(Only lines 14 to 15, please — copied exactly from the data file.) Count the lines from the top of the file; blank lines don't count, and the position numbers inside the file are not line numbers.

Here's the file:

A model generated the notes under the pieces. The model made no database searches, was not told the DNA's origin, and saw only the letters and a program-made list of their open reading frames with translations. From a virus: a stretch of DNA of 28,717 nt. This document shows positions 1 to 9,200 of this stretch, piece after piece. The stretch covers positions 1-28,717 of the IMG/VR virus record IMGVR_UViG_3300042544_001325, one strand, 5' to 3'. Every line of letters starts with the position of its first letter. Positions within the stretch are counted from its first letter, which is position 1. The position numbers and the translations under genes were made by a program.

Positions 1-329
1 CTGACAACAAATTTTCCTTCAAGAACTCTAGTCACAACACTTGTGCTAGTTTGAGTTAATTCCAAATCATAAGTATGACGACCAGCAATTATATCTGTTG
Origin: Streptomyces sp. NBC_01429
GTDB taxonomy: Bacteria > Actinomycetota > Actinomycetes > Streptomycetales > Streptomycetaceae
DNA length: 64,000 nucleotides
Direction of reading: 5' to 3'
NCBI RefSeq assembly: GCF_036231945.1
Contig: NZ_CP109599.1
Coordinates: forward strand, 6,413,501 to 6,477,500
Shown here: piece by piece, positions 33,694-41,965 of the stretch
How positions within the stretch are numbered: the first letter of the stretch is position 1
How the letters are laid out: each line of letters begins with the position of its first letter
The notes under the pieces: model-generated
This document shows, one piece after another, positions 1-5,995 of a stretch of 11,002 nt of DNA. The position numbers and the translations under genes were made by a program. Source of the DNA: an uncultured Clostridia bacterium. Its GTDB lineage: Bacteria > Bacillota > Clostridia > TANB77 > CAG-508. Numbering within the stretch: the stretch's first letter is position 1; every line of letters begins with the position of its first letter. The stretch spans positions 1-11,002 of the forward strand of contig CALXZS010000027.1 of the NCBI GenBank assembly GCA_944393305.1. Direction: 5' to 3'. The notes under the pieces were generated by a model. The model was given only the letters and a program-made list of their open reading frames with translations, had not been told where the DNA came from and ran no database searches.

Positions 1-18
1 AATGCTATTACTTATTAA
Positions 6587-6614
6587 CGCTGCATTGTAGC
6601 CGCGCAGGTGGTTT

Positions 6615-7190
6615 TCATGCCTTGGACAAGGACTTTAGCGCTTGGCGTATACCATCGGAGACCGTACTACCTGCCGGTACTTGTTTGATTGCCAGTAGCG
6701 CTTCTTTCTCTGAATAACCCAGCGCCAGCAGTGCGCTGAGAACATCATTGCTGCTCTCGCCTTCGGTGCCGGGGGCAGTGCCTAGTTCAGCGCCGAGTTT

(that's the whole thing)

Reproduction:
The notes under the pieces: model-generated
This document shows, one piece after another, positions 1-5,995 of a stretch of 11,002 nt of DNA. The position numbers and the translations under genes were made by a program. Source of the DNA: an uncultured Clostridia bacterium. Its GTDB lineage: Bacteria > Bacillota > Clostridia > TANB77 > CAG-508. Numbering within the stretch: the stretch's first letter is position 1; every line of letters begins with the position of its first letter. The stretch spans positions 1-11,002 of the forward strand of contig CALXZS010000027.1 of the NCBI GenBank assembly GCA_944393305.1. Direction: 5' to 3'. The notes under the pieces were generated by a model. The model was given only the letters and a program-made list of their open reading frames with translations, had not been told where the DNA came from and ran no database searches.